Although there is one literature example of directly reducing a benzamide with diisobutylaluminum hydride (DIBAL) to achieve C–N-bond cleavage [16], we observed exclusive over-reduction of compound 5 under these conditions to form the corresponding N-benzylamine, even at −78 °C. We next investigated the reducing agent sodium bis(2-methoxyethoxy)aluminum hydride (Red-Al®), which is a convenient alternative to LiAlH4 that exhibits high solubility in organic solvents and is also known to reduce amides [17]. When a solution of amide 5 in toluene was treated with an excess of Red-Al® at 0 °C, rapid gas evolution (likely H2) occurred. However, no reduction of the amide was observed, even after stirring at room temperature for 24 hours. In an effort to “salvage” the reaction by reducing the amide to the corresponding N-benzylamine (which could potentially be oxidized to the corresponding imine with IBX [18] and subsequently hydrolyzed to give 4), we added excess DIBAL and allowed the reaction mixture to stir at room temperature for an additional 24 hours. Upon quenching the reaction with a saturated aqueous solution of potassium sodium tartrate (Rochelle’s salt), we were astonished to observe the clean formation of imine 6. Presumably, the combination of Red-Al® and DIBAL reacts with amide 5 to form a stable tetrahedral intermediate that collapses to 6 upon aqueous workup. This type of direct amide semi-reduction using aluminum hydride reagents is, to the best of our knowledge, previously unknown within the chemical literature and is especially notable since it does not require cryogenic temperatures. Efforts to further investigate the scope of this unique transformation are currently underway in our laboratory and will be reported in due course.

Attempts to purify imine 6 by column chromatography on silica gel resulted in extensive decomposition. Therefore, the crude imine was immediately hydrolyzed using aqueous citric acid [14], affording (−)-7-amino-7,8-dihydrobisabolene (4) as a single stereoisomer in 90% yield over the two steps. The enantiomer of 4 is itself a natural product with cytotoxic, antifungal, and antimicrobial properties [10,19-22]. Notably, (+)-4 was also co-isolated with compounds (+)-1 and (+)-2 in sponge extracts, suggesting that these compounds may share a common biosynthetic pathway [4,5]. Both enantiomers of 4 have been previously synthesized [9,23,24], and this compound has also been prepared in racemic form [25]. To supply the final two carbon atoms found in the halichonic acids, amine 4 was condensed with a solution of ethyl glyoxylate in toluene, giving imine 7 in 95% yield. We found that imine 7 could be purified by column chromatography on silica gel if the mobile phase contained approximately 2% triethylamine as a basic additive. However, it is also possible to use crude 7 in the subsequent cyclization step without significantly affecting isolated yields. 1H NMR analysis showed that 7 was formed as a single geometrical isomer; although the imine configuration was not rigorously established, we have assigned it as the (E)-isomer, as is commonly observed in aldimine formation.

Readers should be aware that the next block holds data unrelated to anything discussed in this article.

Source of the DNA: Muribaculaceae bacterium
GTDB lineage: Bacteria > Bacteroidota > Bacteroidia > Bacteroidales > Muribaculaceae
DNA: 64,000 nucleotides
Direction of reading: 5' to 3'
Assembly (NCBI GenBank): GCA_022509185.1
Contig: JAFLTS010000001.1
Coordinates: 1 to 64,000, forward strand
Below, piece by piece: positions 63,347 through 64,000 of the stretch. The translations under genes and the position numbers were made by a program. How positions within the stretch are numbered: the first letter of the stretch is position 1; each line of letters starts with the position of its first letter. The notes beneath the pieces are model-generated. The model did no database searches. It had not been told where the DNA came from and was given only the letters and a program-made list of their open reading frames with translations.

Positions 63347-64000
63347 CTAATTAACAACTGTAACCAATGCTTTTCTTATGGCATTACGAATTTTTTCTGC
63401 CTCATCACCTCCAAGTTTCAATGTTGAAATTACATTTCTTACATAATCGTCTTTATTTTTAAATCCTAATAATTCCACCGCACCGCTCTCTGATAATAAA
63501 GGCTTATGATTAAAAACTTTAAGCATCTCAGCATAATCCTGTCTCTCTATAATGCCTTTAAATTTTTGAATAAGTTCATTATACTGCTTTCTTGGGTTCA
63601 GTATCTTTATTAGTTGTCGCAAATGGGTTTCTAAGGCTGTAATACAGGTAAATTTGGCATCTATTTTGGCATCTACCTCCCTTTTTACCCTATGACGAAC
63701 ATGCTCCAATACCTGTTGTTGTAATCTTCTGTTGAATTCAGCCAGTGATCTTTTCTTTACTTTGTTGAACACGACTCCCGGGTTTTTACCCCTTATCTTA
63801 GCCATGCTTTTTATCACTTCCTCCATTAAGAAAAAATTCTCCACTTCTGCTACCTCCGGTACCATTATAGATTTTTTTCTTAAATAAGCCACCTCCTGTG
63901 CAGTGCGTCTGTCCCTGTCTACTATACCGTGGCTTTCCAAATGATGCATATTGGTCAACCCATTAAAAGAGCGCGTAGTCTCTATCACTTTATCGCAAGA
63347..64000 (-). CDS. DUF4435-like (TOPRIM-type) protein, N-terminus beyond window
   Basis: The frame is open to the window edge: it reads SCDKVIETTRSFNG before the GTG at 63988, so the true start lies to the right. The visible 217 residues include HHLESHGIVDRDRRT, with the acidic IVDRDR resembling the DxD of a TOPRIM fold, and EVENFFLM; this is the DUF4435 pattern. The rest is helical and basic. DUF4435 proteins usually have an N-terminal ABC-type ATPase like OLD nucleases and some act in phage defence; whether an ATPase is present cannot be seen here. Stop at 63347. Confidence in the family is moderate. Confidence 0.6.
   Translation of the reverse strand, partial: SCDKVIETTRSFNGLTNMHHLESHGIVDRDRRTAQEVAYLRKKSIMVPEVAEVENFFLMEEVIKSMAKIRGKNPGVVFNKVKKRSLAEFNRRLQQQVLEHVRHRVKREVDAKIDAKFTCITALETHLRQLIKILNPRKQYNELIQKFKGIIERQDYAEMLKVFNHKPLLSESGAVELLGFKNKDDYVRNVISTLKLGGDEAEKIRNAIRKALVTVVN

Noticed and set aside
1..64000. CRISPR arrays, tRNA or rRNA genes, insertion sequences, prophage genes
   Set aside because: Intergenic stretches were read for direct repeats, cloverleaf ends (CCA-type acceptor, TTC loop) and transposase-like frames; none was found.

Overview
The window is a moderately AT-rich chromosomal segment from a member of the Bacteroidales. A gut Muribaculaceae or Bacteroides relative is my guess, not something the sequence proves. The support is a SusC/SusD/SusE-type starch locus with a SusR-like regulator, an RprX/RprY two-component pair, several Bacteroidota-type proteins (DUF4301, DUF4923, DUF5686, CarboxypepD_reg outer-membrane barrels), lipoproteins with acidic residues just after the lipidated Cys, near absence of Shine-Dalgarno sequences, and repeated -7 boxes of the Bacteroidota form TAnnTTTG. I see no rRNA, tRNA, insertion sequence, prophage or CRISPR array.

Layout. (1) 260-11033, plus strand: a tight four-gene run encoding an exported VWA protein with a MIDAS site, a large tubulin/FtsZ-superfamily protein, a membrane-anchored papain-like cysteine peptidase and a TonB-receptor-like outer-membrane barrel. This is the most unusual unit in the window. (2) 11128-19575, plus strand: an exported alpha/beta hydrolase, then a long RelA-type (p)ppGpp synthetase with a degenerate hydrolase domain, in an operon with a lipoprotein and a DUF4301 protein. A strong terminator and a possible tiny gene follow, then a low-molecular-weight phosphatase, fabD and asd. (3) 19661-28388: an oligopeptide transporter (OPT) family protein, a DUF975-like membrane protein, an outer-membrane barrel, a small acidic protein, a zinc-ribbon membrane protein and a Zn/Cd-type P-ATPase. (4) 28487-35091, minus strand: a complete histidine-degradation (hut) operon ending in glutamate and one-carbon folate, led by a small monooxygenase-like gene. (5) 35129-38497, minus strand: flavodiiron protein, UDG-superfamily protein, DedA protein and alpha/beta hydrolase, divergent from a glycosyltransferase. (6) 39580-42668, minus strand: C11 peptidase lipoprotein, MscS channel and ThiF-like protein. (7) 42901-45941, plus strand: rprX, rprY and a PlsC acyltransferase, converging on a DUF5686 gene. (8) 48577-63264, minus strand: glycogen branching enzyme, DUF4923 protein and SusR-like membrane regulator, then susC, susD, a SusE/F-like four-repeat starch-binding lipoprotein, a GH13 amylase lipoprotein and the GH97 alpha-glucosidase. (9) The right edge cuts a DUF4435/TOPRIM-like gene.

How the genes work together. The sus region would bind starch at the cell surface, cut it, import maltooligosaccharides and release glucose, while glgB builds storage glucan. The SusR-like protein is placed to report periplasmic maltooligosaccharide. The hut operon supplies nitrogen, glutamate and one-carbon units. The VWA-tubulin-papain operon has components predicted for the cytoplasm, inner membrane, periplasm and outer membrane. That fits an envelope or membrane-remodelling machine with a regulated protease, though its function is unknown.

The stage was now set for the key intramolecular aza-Prins reaction that would form the bicyclic structures of the halichonic acids (Scheme 2). When a solution of imine 7 in chloroform was treated with a large excess (85–100 equiv) of formic acid at room temperature, we were pleased to observe the formation of bicyclic compound 8 as the major product in 64% yield. Notably, 8 is the ethyl ester of (−)-halichonic acid and features the characteristic 3-azabicyclo[3.3.1]nonane ring system found in this natural product. However, we were intrigued that a competing cyclization process also formed isomeric lactones 9 and 10 in 8% yield and 11% yield, respectively. 1H NMR analysis confirmed that compounds 9 and 10 were both trans-fused 6/5 bicycles based on the magnitude of the vicinal coupling constant between the two methine hydrogens at the ring fusion (3J = 12.9 Hz). The rigid nature of the trans-fused 6/5 ring system results in distinct conformers for 9 and 10; fortunately, this allowed for the unambiguous assignment of the relative configurations of these diastereomers via NMR based on nuclear Overhauser effect (NOE) correlations (see the Supporting Information File 1 for additional details). This analysis showed that the minor product 9 corresponded to the lactone of (−)-halichonic acid B.